Under-reporting of adverse vaccine reactions could jeopardise infants' safety
By Rupa Chinai http://www.timesofindia.com/151199/15mdel16.htm
The Times of India News Service
MUMBAI: Seema, a Mumbai housewife, says her baby was a ``bubbly, smiling, healthy and responsive child''-- that was until the child was given her first shot of the DPT (diptheria, pertussis and tetanus) vaccine at three months. It was after that the baby started to ``rock herself''. The doctors Seema consulted assured her that this was `normal'. When the baby was 15 months, she was administered the MMR (measles, mumps and rubella) vaccine.
``Thereafter, my child completely withdrew. Her babble disappeared, she would not come to us, she would only look at my feet. I strongly suspect that it was because of a defective vaccine that my baby developed features of autism (a neurological disorder).''
There are many Indian parents like Seema whose story has not come to public attention because of the social stigma attached to autism. In Mumbai, the health authorities have not heard of such vaccine-damaged children. This is because doctors who administer the vaccine usually do not report cases of adverse vaccine reactions to the municipal authorities.
In the developed countries, where there is greater public awareness, vociferous questioning has forced governments to look this issue squarely in the face. When some infants in the UK and Japan died after being administered the whole cell pertussis vaccine (the `P' component in the DPT vaccine), a massive public outcry prompted the governments concerned to suspend use of that vaccine.
Harvard University's Dean of Public Health, Barry Bloom, states in a recent interview that while the whole cell pertussis vaccine has worked well, it does have some side-effects, with one in 30,000 children becoming neurologically damaged.
Suspension of the vaccine in the UK, however, led to an increase in the incidence of whooping cough, says Mr Bloom. This triggered research leading to the development of the acellular pertussis vaccine, which Mr Bloom says is more expensive and less toxic.
The acellular vaccine has been licensed for use in Japan since 1981 and in the U.S. since 1996 for children two months and older, confirms Stanley Plotkin, a leading vaccine scientist, who recently visited Mumbai. India, however, continues to use the whole cell pertussis vaccine in its national child immunisation programme.
Cases of healthy babies being damaged by the whole cell pertussis vaccine in the West have been documented by H. Coulter, a medical historian, and B. Fisher, vice president of `Dissatisfied Parents Together', in their book, `A shot in the dark'. The adverse reactions include convulsions, shock, abnormal screaming episodes and `sudden infant death syndrome' (stoppage of breathing). The long-term complications include learning disabilities and hyper-activism, among other forms of brain damage. Such incidents are under-reported by doctors, for fear of malpractice suits, the authors of the study say.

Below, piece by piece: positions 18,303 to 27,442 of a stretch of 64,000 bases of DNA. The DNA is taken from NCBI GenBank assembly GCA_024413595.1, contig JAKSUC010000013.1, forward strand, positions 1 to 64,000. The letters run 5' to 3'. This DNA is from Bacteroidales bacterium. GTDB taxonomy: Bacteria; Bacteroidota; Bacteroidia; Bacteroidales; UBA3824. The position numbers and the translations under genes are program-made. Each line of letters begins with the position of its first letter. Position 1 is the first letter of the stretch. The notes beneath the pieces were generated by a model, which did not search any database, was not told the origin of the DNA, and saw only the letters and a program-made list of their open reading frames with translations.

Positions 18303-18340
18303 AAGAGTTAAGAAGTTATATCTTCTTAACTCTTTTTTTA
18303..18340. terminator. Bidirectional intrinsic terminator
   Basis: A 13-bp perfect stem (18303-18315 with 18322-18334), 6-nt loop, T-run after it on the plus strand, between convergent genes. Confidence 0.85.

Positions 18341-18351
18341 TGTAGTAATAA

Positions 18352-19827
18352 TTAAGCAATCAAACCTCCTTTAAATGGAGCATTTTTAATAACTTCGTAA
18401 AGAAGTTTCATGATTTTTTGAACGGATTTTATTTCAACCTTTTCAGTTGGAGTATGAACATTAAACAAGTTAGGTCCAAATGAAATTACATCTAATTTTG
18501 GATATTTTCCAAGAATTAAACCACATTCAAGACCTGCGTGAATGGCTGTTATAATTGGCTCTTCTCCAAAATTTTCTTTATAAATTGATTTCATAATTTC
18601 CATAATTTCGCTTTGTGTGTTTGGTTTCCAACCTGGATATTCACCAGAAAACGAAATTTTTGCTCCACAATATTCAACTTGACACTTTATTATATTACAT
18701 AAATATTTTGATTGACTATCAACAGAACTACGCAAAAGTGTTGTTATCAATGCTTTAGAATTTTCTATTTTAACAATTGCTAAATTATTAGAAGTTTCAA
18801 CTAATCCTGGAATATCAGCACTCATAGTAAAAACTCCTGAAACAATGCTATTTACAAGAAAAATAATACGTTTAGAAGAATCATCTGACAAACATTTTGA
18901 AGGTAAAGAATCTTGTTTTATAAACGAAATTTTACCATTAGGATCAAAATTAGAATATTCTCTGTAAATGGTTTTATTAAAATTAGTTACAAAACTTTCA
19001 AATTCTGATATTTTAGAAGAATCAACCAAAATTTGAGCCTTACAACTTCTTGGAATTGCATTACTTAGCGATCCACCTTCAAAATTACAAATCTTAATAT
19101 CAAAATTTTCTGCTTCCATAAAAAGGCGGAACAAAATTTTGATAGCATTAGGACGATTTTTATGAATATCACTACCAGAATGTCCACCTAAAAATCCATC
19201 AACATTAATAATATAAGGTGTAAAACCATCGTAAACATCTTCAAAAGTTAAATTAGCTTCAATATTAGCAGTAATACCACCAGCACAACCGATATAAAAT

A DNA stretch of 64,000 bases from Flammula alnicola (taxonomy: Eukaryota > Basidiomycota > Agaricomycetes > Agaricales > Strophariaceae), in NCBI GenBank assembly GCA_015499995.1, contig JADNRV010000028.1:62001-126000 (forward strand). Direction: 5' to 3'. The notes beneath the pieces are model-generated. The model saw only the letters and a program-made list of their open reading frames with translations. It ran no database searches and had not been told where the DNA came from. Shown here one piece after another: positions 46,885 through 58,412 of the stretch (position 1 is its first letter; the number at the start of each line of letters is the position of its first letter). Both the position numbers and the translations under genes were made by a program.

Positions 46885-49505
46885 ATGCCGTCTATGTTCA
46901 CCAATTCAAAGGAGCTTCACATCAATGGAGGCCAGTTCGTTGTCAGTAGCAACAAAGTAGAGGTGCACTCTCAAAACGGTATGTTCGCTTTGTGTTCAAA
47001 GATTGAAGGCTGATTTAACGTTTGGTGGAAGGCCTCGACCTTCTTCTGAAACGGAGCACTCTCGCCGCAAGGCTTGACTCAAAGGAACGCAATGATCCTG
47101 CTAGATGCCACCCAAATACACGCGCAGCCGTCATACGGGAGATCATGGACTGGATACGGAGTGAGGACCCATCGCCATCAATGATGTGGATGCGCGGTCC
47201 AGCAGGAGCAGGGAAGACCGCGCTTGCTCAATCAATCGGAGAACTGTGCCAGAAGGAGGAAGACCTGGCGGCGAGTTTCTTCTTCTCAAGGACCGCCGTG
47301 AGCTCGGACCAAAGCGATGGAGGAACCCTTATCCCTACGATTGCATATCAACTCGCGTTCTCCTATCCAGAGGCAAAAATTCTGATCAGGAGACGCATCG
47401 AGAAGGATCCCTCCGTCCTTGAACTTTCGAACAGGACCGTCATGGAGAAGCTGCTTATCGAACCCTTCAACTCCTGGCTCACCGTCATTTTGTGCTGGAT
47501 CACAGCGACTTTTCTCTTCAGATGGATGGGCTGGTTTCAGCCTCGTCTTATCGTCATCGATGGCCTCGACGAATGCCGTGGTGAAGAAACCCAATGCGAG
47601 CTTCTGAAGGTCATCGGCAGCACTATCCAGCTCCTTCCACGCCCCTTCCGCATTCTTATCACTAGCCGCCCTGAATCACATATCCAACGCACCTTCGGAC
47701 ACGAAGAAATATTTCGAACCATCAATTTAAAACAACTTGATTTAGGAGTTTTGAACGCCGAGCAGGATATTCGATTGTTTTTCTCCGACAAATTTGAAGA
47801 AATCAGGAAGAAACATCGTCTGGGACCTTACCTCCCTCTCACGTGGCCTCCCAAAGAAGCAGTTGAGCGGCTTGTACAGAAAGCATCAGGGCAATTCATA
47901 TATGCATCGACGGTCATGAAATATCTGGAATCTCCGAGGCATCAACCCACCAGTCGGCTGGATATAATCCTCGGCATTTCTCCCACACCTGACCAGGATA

Babies who suffer progressive neurological disease should not be administered the pertussis vaccine, say manufacturers of the vaccine here. But is that condition apparent to parents when the first dose of DPT is mandatorily given at six weeks of age in India?
A spokesperson of The Indian Academy of Pediatrics says, ``The whole cell vaccine does give more local reactions. Unless a control trial is done, it is difficult to talk about the long-term reactions. We have always taken the stand that the acellular vaccine is better than the whole cell, because of the complications that occur after vaccination. But it is not available in our country. We have not, however, advocated use of the acellular vaccine to the government.''
A vaccine against rubella or german measles is now being advocated for inclusion in the child immunisation programme, to be followed by a booster shot for adolescent girls. While Indian data on rubella incidence is inadequate, extrapolations based on worldwide data have resulted in the claim that the estimated prevalence in India is 100-200 per 100,000 population.
A harmless childhood disease, rubella produces mild symptoms that can pass unnoticed. Children who contract the infection are likely to acquire lifelong immunity. Rubella is, however, dangerous for women in the first six weeks of pregnancy, causing congenital malformations, deafness and mental retardation in babies. If rubella occurs after the first trimester of pregnancy, the incidence of foetus abnormality is low, says Mr Plotkin, who developed the rubella vaccine.
U.S. studies show that 36 per cent of the young women vaccinated against rubella in infancy lose their immunity by the time they are adolescents (Neil Miller,`Vaccines and natural health', Mothering, Spring, 1994). Those who have never acquired natural immunity because of the vaccinations in childhood, run the risk of contracting rubella while pregnant.
Mr Plotkin says it is ``easier to vaccinate babies rather than adults''. Routine vaccinations of infants would reduce the circulation of rubella in the population, he adds. But for that to happen, governments must ensure that at least 80 per cent of the child population is covered by their programmes.
A simple but expensive IgM antibody test already exists to detect whether a woman, on the verge of motherhood, has antibodies to rubella. No effort has, however, been made to develop a cheaper test. The vaccine's manufacturers insist that it is easier to vaccinate the entire population of babies instead.
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